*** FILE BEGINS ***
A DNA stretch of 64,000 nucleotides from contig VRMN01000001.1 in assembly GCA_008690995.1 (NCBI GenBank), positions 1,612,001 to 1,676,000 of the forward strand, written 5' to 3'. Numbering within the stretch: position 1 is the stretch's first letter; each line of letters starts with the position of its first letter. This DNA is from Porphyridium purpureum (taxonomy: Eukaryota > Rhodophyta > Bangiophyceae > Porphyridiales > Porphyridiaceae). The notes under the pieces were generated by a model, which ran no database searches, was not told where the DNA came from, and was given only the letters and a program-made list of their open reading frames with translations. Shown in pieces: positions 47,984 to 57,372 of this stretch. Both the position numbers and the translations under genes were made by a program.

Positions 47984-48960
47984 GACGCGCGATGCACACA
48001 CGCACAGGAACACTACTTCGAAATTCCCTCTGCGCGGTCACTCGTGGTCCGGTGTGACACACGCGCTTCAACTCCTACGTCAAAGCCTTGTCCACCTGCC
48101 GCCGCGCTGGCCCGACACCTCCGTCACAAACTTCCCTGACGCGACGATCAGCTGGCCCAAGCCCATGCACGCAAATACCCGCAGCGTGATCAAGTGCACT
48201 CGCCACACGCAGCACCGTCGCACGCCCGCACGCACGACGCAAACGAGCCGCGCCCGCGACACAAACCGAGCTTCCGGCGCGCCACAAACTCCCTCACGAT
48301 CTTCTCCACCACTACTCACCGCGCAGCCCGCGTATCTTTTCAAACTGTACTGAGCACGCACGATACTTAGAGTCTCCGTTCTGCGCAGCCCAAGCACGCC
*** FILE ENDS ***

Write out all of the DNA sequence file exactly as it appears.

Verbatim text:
A DNA stretch of 64,000 nucleotides from contig VRMN01000001.1 in assembly GCA_008690995.1 (NCBI GenBank), positions 1,612,001 to 1,676,000 of the forward strand, written 5' to 3'. Numbering within the stretch: position 1 is the stretch's first letter; each line of letters starts with the position of its first letter. This DNA is from Porphyridium purpureum (taxonomy: Eukaryota > Rhodophyta > Bangiophyceae > Porphyridiales > Porphyridiaceae). The notes under the pieces were generated by a model, which ran no database searches, was not told where the DNA came from, and was given only the letters and a program-made list of their open reading frames with translations. Shown in pieces: positions 47,984 to 57,372 of this stretch. Both the position numbers and the translations under genes were made by a program.

Positions 47984-48960
47984 GACGCGCGATGCACACA
48001 CGCACAGGAACACTACTTCGAAATTCCCTCTGCGCGGTCACTCGTGGTCCGGTGTGACACACGCGCTTCAACTCCTACGTCAAAGCCTTGTCCACCTGCC
48101 GCCGCGCTGGCCCGACACCTCCGTCACAAACTTCCCTGACGCGACGATCAGCTGGCCCAAGCCCATGCACGCAAATACCCGCAGCGTGATCAAGTGCACT
48201 CGCCACACGCAGCACCGTCGCACGCCCGCACGCACGACGCAAACGAGCCGCGCCCGCGACACAAACCGAGCTTCCGGCGCGCCACAAACTCCCTCACGAT
48301 CTTCTCCACCACTACTCACCGCGCAGCCCGCGTATCTTTTCAAACTGTACTGAGCACGCACGATACTTAGAGTCTCCGTTCTGCGCAGCCCAAGCACGCC